Sections Of Classical Mouldings 0700218

Fig. 5.

27. Bases, capitals, lintels, cornices, imposts, and archivolts are composed of separate members of straight or curved profiles, and these members are called mouldings.

28. Classical mouldings may be divided into five classes: crowning, supporting, binding, separating and prone. The mouldings most frequently used are the quarter round, Fig. 5 (E); the cove or cavetto, (A); the torus or half round, (J); the cyma, (C);

Sections Of Classical Mouldings 0700219

Fig. 6.

the ogee or cyma reversa, (H); and the scotia, (O). The quarter round, cove and torus are simple mouldings whose outline is an arc of a circle; the cyma, ogee and scotia are composite mouldings outlined by the arcs of two or more circles. The fillet (M), while never occupying an important position, is continually used to finish off or to separate the more important mouldings.

29. Classical architecture includes five Orders that differ in the proportions of their columns and in richness of their ornamentation. These Orders have long been called the Tuscan Order, (Fig. 6); Doric Order, Ionic Order, and Corinthian Order, (Plate I) and Composite Order, (Fig. 17). The Doric, Ionic and Corinthian orders are the most important, as they are now in more general use.

30. The five orders have one proportion in common, viz.: the relation of the height of the column to the height of the entablature. The entablature in all five orders is one quarter the column height. The height of the column in any order is therefore the height of four entablatures, and the height of the entablature, although a variable quantity, will always bear a certain relation to the general height of the order.

31. The height of the entablature divided into one hundred parts establishes a scale which may be used in determining the proper proportions of all parts of the order. This scale unit is called the Entablature or "En" and its one hundred parts are, where necessary to show more minute divisions, sub-divided into tenths which are expressed decimally.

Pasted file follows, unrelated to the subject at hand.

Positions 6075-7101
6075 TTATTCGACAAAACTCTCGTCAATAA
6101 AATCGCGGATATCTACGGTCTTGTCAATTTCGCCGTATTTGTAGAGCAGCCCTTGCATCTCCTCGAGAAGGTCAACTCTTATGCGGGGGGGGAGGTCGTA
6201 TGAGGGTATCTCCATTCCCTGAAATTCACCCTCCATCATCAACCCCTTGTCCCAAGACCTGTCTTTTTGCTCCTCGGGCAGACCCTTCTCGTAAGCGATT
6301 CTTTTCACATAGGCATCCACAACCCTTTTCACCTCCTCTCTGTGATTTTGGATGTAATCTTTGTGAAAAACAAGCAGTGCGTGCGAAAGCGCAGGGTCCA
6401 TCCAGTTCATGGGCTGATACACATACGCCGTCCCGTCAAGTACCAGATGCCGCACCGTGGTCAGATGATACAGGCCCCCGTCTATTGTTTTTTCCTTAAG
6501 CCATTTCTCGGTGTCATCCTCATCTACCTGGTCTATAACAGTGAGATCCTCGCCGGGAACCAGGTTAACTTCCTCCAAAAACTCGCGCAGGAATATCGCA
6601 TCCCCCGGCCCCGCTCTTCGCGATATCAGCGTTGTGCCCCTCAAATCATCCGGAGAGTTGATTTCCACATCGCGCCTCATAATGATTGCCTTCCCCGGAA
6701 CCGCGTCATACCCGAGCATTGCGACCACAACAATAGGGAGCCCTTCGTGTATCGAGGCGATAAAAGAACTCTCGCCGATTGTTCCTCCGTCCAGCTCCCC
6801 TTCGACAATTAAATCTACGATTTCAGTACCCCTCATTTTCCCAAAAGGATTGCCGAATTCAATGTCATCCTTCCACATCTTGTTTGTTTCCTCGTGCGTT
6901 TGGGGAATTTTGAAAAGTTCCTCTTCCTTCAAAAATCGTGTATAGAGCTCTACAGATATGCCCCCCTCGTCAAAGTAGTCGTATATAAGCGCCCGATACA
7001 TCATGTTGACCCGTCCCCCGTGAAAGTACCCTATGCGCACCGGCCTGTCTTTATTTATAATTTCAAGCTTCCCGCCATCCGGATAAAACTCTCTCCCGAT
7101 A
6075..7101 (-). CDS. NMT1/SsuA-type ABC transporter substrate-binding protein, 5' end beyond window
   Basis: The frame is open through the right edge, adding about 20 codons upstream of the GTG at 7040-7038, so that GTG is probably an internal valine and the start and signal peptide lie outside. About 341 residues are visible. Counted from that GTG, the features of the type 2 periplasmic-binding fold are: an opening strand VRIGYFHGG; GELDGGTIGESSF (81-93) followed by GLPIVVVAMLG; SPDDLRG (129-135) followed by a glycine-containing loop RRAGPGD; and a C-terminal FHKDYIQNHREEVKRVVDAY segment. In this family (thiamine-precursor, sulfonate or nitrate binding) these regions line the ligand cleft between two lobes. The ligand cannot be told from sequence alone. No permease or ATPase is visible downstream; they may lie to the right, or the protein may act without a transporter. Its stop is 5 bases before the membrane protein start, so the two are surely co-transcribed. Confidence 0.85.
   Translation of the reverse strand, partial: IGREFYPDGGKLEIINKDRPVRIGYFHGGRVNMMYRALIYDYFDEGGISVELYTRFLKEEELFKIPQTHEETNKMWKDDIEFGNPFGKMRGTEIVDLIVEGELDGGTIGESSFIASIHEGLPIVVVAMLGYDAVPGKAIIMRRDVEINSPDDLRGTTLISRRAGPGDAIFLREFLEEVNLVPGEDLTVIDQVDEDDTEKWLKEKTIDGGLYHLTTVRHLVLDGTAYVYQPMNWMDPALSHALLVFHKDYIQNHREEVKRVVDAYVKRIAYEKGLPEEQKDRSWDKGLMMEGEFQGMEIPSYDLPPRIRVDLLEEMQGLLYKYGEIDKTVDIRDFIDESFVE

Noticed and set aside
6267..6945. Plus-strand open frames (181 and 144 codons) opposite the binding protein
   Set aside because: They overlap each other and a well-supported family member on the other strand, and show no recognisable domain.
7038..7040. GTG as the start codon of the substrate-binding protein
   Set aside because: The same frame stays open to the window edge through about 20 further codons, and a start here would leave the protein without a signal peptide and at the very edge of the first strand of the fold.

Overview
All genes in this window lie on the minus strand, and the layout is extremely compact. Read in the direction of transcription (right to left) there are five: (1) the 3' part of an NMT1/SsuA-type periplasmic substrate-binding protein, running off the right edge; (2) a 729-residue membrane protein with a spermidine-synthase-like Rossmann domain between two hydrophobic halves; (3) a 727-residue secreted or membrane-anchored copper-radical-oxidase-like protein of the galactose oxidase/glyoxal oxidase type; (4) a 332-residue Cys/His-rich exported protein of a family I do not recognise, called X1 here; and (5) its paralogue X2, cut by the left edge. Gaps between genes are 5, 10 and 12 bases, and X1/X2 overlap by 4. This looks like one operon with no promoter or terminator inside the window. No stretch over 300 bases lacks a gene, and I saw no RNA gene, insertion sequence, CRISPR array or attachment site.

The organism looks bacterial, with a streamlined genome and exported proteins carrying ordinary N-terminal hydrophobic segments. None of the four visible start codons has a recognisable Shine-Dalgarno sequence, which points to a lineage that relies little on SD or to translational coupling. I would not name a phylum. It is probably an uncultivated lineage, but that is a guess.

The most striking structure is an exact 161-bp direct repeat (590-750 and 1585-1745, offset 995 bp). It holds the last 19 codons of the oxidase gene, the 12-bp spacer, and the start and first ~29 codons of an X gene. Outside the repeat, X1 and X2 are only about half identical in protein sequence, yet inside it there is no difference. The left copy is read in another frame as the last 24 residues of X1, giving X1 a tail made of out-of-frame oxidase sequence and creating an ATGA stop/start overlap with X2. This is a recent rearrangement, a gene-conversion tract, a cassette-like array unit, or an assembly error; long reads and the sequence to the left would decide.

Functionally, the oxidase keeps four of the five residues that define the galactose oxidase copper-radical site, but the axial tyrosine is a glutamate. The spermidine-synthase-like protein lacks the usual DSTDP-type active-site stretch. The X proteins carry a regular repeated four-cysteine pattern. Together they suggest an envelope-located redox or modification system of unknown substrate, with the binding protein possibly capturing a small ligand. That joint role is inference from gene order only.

Sections Of Classical Mouldings 0700220

PLATE I.

(A reproduction at small size of Portfolio Plate I.)

32. Another system of measurements which is often used is based upon a unit called the "Module" which is always equal to the radius of the column shaft at the base. This unit, like the "En," may vary in different examples but will always have a definite relation to the order as a whole in any particular case. The "Module" is sometimes subdivided into twelve parts, sometimes into eighteen and sometimes into thirty, depending upon the order considered and the system of measurement to be adopted. It is, therefore, not so reliable a unit as the "En," and the latter will be used in this work. Some of the plates from Vignola and Palladio, however, are drawn according to the "Module" system. It is only necessary to remember that the "Module" is always equal to the semi-diameter at the base of the column.

33. The figured dimensions of a drawing are written along vertical lines in measuring heights, and along horizontal lines in measuring widths. A figured drawing is one whose dimensions are expressed in figures, and the extent covered by each measurement is denoted by dotted measuring lines and by spurs or arrow heads, two of which when meeting form a cross.

34. The most striking difference between the Orders is in the proportions of the columns, whose heights, as already noted, are equal to four entablatures, but whose diameters just above the bases are as follows:

Tuscan order,

55

parts

of the

Entablature

or "En."

Doric order,

50

"

"

"

"

Ionic order,

45

"

"

"

"

Corinthian order

40

"

"

"

"

Composite order

40

"

"

"

"

From the Tuscan to the Corinthian Order the thickness of the column decreases evenly by five parts at each step.

35. The shafts of columns, as we have already seen, are less thick at the capital than at the base. The upper diameter of the columns of the different orders is: for the-

Tuscan

Order,

48

parts.

Doric

,,

44

,,

Ionic

,,

39

,,

Corinthian

,,

36

,,

Composite

,,

36

,,

36. The Tuscan and Doric columns have one relation in common,the height of their capitals, which is twenty-six. The cornice in both these orders has a height of thirty-seven.

37. The entablatures of the Ionic. Corinthian and Composite orders have certain general proportions in common, and all the general proportions of Corinthian and Composite columns are identical.

38. When orders are set upon pedestals, the latter must harmonize in their proportions and decoration with the orders carried by them. The height, however, is variable, being generally prescribed by the practical requirements of each building. A good average height is 1 En 40 parts or 140 parts. Although pedestals are not component parts of the orders it is convenient to call them according to their characteristics, Tuscan pedestals, Doric pedestals, Ionic pedestals, etc., as the case may be. The several orders differ in the complexity of their mouldings and the richness of their ornamentation.